But they're filling the area with exhaust fumes while they do so. In many American cities, there's a ban on idling engines after about 3 mins. You can get fined a serious amount for leaving an engine idling for a longer period in these U.S. cities.

 

I think we need to bring this kind of regulation in here, the benefit in emissions alone would be substantial, the savings in fuel would be substantial, and everyone benefits from cleaner air to breathe.

 

In addition, idling engines for extended periods - particularly diesels - is highly undesirable for engine life and health - let alone the emissions problem of poorly combusted fuel. Cummins diesels in particular, with their PT (Pressure-Time) injection system, with injectors operated directly by the camshaft, suffer from poor atomisation of the diesel when they're idling, because the injector is being operated too slowly. Poor atomisation of fuel leads to unburnt fuel and crankcase oil dilution, as the unburnt fuel goes straight past the rings.

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If you are driving long distances and one of Her Majesty's constables stop to chat because you've been a bit naughty with regards to your choice of cruising speed, don't turn off your engine. If you do, the heat in the engine will boil the non-circulating water in the cooling system in about two minutes. 

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WATER

My cars are cooled by  'coolant ' boiling point higher than 100,d Cellcious.

Old man H Ford,

Had the problem with the V6 & V4 motors boiling their heads, whenever they were stopped after an arduous trip.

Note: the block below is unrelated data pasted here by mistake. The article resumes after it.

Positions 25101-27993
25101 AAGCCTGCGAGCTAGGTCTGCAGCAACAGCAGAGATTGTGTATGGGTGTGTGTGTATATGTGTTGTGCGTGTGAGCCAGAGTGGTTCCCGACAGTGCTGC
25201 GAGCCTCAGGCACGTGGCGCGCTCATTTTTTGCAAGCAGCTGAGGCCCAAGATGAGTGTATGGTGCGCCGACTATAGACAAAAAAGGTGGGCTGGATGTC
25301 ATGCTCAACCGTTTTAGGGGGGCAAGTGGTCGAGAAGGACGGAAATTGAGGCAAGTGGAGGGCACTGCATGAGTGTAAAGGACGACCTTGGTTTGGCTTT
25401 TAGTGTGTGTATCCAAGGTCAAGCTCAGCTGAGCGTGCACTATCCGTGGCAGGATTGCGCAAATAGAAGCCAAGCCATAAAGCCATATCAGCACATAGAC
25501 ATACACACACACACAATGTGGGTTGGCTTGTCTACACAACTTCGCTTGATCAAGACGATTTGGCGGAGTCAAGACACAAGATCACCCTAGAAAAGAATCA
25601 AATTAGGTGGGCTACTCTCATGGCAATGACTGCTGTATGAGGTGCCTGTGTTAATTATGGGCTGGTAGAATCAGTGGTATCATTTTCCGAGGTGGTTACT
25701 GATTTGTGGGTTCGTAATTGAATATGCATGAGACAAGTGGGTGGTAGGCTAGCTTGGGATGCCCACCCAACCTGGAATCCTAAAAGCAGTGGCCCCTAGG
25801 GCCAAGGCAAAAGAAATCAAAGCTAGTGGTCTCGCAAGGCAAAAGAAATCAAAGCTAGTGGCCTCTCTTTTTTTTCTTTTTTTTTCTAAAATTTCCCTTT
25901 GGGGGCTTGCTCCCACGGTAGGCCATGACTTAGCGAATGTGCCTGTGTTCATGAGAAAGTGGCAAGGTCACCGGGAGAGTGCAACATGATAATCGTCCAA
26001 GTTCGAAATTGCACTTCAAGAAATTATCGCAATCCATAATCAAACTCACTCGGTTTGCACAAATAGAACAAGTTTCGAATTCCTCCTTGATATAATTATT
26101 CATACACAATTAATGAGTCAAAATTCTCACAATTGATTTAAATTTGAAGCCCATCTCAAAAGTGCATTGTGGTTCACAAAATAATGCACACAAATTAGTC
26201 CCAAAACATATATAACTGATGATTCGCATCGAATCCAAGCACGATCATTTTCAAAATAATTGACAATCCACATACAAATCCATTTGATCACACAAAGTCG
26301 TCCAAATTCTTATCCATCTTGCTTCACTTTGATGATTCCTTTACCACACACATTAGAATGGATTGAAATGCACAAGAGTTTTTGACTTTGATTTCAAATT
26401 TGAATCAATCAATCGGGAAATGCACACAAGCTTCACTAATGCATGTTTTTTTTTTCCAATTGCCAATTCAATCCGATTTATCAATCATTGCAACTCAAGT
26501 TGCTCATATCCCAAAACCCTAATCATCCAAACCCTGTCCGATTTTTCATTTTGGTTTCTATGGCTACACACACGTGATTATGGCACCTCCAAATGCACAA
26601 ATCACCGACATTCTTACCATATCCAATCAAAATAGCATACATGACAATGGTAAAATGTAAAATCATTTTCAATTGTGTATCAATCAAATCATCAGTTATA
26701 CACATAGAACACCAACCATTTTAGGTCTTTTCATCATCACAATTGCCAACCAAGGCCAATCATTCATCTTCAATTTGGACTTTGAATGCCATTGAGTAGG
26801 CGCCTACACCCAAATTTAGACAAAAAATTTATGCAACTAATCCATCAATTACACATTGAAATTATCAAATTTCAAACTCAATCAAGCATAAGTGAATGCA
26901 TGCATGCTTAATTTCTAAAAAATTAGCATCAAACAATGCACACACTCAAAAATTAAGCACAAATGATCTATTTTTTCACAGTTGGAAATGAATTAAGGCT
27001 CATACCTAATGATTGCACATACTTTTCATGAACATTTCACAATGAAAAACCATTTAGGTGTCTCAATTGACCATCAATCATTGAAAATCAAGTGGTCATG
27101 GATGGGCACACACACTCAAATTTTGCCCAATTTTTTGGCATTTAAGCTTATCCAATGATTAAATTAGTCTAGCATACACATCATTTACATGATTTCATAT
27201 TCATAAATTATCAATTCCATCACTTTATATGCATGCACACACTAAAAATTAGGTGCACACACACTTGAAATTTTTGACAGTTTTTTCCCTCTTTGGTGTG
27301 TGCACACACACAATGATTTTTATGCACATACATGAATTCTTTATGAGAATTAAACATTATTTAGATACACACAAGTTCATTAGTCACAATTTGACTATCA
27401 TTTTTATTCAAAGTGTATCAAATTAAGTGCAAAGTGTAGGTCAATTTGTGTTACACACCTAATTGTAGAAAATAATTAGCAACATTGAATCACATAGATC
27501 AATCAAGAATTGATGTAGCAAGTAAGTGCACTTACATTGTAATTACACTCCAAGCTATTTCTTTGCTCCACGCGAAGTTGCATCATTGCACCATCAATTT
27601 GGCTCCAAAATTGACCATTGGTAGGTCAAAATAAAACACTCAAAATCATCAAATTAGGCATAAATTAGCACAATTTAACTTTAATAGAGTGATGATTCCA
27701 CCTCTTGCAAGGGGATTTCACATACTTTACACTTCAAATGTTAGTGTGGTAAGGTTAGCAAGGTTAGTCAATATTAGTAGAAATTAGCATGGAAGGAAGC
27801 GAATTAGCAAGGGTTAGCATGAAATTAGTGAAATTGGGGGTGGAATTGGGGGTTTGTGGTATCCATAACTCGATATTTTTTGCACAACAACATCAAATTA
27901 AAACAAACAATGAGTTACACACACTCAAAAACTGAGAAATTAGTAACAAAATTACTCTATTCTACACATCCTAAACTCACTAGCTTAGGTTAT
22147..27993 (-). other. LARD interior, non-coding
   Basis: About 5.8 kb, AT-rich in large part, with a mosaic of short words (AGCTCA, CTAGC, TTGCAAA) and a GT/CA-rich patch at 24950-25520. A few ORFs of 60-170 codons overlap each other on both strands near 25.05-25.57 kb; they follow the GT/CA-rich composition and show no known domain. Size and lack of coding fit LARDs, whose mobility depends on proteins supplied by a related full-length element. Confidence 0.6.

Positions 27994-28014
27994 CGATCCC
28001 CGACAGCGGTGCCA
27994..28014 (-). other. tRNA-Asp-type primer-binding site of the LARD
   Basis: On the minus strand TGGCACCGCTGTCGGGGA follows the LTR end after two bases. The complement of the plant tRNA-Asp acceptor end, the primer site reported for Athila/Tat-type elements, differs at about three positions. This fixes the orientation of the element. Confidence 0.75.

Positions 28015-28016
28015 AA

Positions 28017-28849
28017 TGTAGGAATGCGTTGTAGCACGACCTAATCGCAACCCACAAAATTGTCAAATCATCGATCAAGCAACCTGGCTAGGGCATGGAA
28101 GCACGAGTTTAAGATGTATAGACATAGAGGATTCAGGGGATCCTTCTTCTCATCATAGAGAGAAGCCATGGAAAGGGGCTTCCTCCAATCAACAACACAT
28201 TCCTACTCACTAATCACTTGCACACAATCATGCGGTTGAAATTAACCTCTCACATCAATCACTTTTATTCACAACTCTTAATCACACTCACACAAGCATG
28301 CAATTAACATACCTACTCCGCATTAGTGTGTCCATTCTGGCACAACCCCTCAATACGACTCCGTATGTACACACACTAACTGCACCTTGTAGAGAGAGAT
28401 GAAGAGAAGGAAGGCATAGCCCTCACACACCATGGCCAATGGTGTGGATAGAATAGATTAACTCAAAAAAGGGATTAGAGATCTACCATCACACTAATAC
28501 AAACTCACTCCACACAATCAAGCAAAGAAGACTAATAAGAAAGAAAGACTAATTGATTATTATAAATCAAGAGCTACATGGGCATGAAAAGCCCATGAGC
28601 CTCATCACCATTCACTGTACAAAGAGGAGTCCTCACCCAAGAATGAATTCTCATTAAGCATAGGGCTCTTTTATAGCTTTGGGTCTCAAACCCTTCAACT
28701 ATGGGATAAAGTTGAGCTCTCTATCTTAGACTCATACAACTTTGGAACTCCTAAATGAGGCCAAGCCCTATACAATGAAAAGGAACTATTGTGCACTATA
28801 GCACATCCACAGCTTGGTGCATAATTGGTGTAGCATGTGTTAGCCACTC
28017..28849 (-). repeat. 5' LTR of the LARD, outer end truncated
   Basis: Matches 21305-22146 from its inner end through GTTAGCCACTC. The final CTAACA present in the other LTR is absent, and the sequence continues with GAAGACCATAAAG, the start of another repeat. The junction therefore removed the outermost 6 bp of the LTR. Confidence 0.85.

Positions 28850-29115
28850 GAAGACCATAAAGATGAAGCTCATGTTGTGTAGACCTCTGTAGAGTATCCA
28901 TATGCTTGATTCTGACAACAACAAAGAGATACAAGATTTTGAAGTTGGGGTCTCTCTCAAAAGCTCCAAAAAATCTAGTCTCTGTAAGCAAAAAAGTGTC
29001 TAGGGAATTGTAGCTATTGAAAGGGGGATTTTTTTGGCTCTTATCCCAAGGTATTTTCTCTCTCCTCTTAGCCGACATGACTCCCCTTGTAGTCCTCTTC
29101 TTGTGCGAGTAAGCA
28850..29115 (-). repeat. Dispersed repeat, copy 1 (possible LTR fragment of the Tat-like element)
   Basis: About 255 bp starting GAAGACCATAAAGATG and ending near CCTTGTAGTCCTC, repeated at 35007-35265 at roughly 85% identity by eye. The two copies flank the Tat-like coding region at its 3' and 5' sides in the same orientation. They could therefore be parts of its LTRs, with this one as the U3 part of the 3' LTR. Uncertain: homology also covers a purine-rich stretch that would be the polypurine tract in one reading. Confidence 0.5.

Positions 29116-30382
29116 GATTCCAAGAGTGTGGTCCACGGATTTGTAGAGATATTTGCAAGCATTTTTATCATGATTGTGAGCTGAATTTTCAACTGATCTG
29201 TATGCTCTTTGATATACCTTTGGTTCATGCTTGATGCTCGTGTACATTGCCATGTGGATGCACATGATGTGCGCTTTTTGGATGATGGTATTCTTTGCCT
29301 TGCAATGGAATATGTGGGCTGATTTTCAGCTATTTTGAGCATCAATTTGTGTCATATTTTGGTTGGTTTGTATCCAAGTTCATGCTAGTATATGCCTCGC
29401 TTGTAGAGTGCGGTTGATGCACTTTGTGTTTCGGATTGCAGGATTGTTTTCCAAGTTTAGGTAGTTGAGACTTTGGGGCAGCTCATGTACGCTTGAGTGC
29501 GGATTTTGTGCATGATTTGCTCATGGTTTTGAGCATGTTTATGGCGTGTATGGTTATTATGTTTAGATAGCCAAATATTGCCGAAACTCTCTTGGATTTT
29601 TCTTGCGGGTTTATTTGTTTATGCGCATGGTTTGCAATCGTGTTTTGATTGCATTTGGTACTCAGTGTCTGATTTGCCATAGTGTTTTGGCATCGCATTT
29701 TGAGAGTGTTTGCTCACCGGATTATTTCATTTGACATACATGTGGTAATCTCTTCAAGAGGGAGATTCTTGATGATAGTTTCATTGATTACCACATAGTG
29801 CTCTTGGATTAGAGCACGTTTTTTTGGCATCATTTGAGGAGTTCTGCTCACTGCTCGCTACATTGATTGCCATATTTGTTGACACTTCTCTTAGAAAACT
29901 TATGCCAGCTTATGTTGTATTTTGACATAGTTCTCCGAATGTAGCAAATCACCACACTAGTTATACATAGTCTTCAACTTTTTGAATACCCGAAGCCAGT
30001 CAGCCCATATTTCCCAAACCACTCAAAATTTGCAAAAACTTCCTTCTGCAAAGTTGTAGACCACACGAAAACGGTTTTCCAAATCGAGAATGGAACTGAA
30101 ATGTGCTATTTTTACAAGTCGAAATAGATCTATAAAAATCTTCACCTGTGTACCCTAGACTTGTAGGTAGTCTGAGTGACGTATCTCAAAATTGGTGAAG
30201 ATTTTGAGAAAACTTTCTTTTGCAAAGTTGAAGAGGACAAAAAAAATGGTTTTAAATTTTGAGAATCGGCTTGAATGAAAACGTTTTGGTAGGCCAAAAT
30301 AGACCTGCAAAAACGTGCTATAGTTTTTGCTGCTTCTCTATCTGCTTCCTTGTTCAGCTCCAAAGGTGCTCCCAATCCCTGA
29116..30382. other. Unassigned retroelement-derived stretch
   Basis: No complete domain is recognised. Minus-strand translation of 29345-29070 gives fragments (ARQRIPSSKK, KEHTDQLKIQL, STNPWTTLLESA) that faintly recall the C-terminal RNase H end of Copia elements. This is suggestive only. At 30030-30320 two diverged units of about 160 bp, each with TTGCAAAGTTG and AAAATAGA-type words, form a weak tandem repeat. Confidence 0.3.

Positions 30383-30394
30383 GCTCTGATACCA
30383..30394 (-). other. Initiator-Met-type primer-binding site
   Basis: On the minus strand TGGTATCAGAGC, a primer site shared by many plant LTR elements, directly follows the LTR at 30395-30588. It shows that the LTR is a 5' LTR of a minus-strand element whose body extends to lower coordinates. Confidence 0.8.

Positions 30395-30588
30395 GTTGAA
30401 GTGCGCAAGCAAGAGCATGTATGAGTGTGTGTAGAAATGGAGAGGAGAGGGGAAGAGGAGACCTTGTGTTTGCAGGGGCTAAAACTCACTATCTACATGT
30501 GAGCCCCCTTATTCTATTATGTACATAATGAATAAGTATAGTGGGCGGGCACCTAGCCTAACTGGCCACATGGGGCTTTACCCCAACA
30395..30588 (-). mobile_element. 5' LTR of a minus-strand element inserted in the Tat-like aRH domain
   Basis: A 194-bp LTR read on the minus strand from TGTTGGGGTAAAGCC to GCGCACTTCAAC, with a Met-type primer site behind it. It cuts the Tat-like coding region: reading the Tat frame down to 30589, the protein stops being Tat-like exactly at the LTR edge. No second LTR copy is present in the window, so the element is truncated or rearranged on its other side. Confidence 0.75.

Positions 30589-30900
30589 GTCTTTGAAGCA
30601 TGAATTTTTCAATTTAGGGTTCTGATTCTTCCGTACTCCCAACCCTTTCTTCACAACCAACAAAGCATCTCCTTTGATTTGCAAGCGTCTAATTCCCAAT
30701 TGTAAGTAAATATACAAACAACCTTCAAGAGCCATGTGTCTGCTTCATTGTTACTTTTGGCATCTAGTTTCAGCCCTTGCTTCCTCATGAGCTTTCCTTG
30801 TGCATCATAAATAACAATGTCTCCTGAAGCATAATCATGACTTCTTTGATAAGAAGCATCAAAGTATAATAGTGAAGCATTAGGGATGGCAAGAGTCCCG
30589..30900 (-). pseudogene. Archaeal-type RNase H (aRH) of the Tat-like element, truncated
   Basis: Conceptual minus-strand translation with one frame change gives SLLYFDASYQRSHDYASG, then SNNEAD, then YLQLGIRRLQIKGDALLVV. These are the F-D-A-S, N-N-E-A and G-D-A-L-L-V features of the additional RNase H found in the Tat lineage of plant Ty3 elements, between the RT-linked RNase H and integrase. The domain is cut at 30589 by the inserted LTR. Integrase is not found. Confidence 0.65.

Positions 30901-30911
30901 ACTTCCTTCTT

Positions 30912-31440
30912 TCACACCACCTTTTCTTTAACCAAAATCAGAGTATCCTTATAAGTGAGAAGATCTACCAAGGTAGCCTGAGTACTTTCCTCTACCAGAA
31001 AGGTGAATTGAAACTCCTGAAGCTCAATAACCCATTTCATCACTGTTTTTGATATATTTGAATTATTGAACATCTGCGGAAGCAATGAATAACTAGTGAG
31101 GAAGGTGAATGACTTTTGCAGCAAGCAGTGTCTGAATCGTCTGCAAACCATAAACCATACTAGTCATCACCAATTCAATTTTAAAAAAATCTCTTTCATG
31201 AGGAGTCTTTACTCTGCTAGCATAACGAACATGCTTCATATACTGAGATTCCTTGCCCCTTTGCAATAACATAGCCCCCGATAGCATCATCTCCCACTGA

Turbocharged diesels have to have timers to stop their heads cooking.

spacesailor

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I thought it was already illegal to leave an engine in a car idling without the driver being in it.

I don't understand how atomization can be affected by the speed of the engine. I am not up with the very latest technology, but all the injectors I came across relied on pressure to start and stop the injection and atomization. The injector would not open until the pressure lifted the pintle.

As for accelerator pumps it seems that people nowadays have no idea of what they are.

I have seen people starting diesels with a couple of stabs at the throttle pedal, supposedly to prime the engine. My daughters partner had a problem with the choke on his Nissan diesel bus. I fixed it for him, by fitting a knob on it, but I don't think he believed me when I told him a diesel doesn't have a choke and what he had was a hand throttle. Yes I know a diesel doesn't really have a throttle, but that is what the go faster pedal is called.

 

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Spacey, your diesel engine fuel injection pump rack position is operated by an aneroid arrangement (a diaphragm, which alters position according to manifold vacuum or pressure) - typical of Japanese light diesels. 

 

Older, simpler diesels had a direct throttle connection from foot pedal to the rack. On the little Jap diesels, the rack position is operated indirectly by the diaphragm position.

 

So you plant your foot, the manifold vacuum decreases with the butterfly opening, and the diaphragm alters position to pull the rack open, and inject more fuel.

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Yenn, the people I'm complaining about as regards excessive idling are the ones sitting in their vehicle for 1/2 - 3/4 hr with the engine idling so they can have the A/C working.

 

The Cummins PT system injectors are operated by pushrods from the camshaft, so their speed of injection is related to camshaft and engine speed.

 

When a Cummins engine with PT injection is idling, the injector is only opening relatively slowly, so the injected fuel is not getting the rapid squirt needed, to ensure full and proper atomisation of the diesel fuel.

 

In addition, the slowness of combustion at idle, coupled with low combustion temperatures, means not only is the fuel not combusting fully and properly, it is also forming an increased amount of sulfuric acid, which is exceptionally bad news for engines.

 

Here's an official U.S. Govt Dept of Energy publication related specifically to excessive engine idling. It notes that all IC engine manufacturers recommend against extended idling periods.

 

https://info.ornl.gov/sites/publications/files/pub61263.pdf